Earlier this month a fisherman found a severed human finger inside a fish he caught at Priest Lake. Authorities in North Idaho took on the investigation and were able to track down the owner of that missing digit.
Calvin Nolan and Mark Blackstone usually fish on Lake Pend Orielle, but in early September they decided to take a trip north to Priest Lake where they caught some large trout.
"It was an amazing day," Blackstone said.
On countless trips to the lake they’ve caught boatloads of fish. But one they caught at Priest Lake earlier this month stood out. The fish itself wasn't remarkable; it was just a 5-pound trout.
When they went to clean the trout they retrieved something they weren't planning on finding.
"Opened that one up and I said, 'Oh, another crawdad,' and another guy says, 'Nope, that's a human finger,'" Calvin Nolan said.
It was an entire human finger that looked like it had been swallowed whole.
The fishermen took the finger out, put it on ice, and delivered it to the Bonner County Sheriff's Office, which took over the investigation. The sheriff's office scanned the fingerprint on the digit and came up with a match.
On Tuesday, Haans Galassi got a phone call.
"I just, when he told me that, I just was, it didn't shock me because that's what I had been telling people. So I was like, 'Let me guess, you found my finger in a fish'," he said.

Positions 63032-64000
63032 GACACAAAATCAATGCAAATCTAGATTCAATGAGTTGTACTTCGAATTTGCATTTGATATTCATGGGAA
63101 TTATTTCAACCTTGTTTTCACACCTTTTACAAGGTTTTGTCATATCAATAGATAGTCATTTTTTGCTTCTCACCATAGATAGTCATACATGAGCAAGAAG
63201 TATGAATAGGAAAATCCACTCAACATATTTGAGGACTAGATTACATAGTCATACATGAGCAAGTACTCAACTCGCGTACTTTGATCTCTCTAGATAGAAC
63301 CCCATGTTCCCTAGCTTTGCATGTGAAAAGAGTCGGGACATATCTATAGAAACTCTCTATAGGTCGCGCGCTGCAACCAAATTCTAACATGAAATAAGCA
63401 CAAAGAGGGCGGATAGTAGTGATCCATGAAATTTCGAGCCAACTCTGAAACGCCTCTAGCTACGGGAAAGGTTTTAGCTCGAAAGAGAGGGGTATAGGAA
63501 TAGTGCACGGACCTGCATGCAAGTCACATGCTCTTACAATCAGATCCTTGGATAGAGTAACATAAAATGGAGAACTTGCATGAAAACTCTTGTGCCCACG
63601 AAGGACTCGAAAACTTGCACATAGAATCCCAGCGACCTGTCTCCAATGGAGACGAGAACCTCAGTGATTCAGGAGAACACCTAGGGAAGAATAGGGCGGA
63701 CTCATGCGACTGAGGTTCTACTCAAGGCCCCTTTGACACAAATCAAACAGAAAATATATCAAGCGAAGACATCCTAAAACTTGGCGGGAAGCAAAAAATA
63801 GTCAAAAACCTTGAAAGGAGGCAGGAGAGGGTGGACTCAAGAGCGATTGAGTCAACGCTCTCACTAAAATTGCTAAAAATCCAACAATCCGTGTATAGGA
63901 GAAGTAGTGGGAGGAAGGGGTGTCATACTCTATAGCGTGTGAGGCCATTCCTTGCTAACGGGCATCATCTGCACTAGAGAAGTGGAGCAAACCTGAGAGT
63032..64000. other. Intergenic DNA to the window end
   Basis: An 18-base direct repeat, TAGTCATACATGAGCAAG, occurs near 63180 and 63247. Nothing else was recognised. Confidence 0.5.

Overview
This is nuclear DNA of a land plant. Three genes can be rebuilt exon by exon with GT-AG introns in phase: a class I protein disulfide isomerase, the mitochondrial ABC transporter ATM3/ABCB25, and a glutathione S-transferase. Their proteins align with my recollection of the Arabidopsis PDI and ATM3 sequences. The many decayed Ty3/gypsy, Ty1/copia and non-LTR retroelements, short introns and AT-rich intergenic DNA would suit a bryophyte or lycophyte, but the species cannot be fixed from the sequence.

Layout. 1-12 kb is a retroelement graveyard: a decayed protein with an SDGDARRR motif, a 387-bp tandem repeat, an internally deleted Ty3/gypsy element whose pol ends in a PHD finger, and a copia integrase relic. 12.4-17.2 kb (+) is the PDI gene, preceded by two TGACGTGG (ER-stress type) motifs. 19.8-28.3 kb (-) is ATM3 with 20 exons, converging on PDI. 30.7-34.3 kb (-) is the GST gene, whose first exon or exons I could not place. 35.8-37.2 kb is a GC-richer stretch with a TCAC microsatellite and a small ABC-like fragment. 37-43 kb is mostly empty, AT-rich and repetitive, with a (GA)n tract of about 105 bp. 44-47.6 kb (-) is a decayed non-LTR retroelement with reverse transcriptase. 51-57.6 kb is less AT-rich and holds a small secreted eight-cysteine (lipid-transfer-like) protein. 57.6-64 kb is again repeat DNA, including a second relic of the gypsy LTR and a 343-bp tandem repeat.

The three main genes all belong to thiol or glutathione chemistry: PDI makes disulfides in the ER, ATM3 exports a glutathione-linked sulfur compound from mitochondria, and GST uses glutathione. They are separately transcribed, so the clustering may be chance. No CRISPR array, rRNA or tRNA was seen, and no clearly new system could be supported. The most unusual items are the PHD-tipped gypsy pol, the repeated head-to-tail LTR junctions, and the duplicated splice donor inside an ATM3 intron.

Galassi lost that finger found in the fish along with three others in a wakeboarding accident in June eight miles away from where Blackstone and Nolan caught the trout.
A rope somehow looped around his hand like a lasso and when the boat accelerated it yanked off his fingers.
"'I'm surprised I haven't lost fingers yet' is what I always told myself, and I'm glad it's not my hand," Galassi said.
The Bonner County Sheriff still has his finger, but Galassi's doctor has told him there's no way it can be reattached. Galassi isn't sure if he'll want it back, even though other people went to great lengths to accidentally retrieve it for him.
"My friend tells me, 'Have people send you lottery tickets because you're really lucky right now,'" Galassi said.
As for Blackstone and Nolan, it's one fish story they won't have to exaggerate about.
"(It's) something we'll remember for years to come. That's the fish tale of fish tales," Blackstone said.